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Sleep Med. 2016 Sep;25:34-41. doi: 10.1016/j.sleep.2016.07.015. Epub 2016 Aug 26.

Insomnia among current and remitted common mental disorders and the association with role functioning: results from a general population study.

Author information

1
Netherlands Institute of Mental Health and Addiction, Utrecht, The Netherlands. Electronic address: mhave@trimbos.nl.
2
Department of Psychiatry and EMGO Institute for Health and Care Research, VU University Medical Centre, Amsterdam, The Netherlands.
3
Netherlands Institute of Mental Health and Addiction, Utrecht, The Netherlands.

Abstract

OBJECTIVE AND BACKGROUND:

Insomnia is a neglected topic in psychiatric epidemiological studies. Despite the fact that insomnia is a common phenomenon and usually co-occurs with mental disorders, it remains to be addressed to what extent insomnia is associated with remitted and current common mental disorders and with impaired functioning in the population, after considering a wide variety of confounders.

PATIENTS AND METHODS:

Data were used from three waves of the Netherlands Mental Health Survey and Incidence Study-2 (N = 4618), a nationally representative face-to-face survey of the general population. Insomnia was assessed at the third wave with the Women's Health Initiative Insomnia Rating Scale. Mental disorders were assessed at all waves with the Composite International Diagnostic Interview version 3.0. Confounders included sociodemographic characteristics, physical health, and psychotropic medication use. Role functioning was assessed with the Medical Outcomes Study Short Form Health Survey and work loss with the World Health Organization Disability Assessment Schedule.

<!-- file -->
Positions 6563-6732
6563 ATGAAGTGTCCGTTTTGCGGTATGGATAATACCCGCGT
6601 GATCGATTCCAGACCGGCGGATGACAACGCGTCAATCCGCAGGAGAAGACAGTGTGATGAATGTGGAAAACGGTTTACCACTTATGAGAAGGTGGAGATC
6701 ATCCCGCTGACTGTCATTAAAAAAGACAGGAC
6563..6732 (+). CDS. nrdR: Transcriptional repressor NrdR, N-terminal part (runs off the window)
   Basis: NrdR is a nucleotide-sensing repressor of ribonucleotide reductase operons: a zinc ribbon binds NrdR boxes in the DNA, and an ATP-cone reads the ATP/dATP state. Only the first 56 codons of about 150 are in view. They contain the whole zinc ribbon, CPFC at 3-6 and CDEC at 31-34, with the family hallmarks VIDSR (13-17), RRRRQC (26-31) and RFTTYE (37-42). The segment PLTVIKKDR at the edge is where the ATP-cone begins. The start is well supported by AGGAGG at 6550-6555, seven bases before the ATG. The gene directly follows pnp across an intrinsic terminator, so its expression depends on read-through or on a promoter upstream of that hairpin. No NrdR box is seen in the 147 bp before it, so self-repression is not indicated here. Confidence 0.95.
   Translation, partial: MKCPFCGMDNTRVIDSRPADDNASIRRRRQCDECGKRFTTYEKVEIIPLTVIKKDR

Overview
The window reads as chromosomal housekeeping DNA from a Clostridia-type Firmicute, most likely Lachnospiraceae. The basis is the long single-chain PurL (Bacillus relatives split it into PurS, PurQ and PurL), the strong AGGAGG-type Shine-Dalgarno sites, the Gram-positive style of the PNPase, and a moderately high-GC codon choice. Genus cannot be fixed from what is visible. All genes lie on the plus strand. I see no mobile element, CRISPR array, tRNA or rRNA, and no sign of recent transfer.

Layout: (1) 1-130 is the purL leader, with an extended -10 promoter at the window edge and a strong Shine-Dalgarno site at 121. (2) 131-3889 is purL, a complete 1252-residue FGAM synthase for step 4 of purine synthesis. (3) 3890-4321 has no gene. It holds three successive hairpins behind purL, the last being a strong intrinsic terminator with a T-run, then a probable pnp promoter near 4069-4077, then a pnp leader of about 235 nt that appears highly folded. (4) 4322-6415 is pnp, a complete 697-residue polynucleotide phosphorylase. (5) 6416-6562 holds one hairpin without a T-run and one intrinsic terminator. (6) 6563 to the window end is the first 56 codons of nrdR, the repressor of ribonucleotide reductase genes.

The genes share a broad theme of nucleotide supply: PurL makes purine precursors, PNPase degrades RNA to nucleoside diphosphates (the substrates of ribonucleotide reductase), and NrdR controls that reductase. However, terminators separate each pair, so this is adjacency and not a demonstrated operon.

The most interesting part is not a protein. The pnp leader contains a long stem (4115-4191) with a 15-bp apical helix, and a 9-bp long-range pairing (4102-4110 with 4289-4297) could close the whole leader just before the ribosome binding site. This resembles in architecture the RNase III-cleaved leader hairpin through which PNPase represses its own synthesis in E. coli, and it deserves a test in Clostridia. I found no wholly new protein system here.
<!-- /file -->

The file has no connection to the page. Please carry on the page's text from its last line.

RESULTS:

Forty-two per cent of the population reported none to mild insomnia, 35% moderate insomnia, and 23% severe insomnia. Both current and remitted anxiety disorder and current mood disorder were significantly associated with severe insomnia with adjusted odds ratios ranging from 1.8 to 3.3. Current and remitted substance use disorders were associated with moderate insomnia (adjusted OR range: 1.3-1.8). Moderate and severe insomnia were significantly associated with impaired role functioning and work loss after adjustment for confounders.

CONCLUSION:

Insomnia is a prevalent problem across different categories of mental disorders, even in the remitted phase. As insomnia has a high impact on daily functioning, insomnia deserves wide clinical attention.

KEYWORDS:

Common mental disorders; Insomnia; Population survey; Remission; Role functioning

PMID:
27823713
DOI:
10.1016/j.sleep.2016.07.015
[Indexed for MEDLINE]

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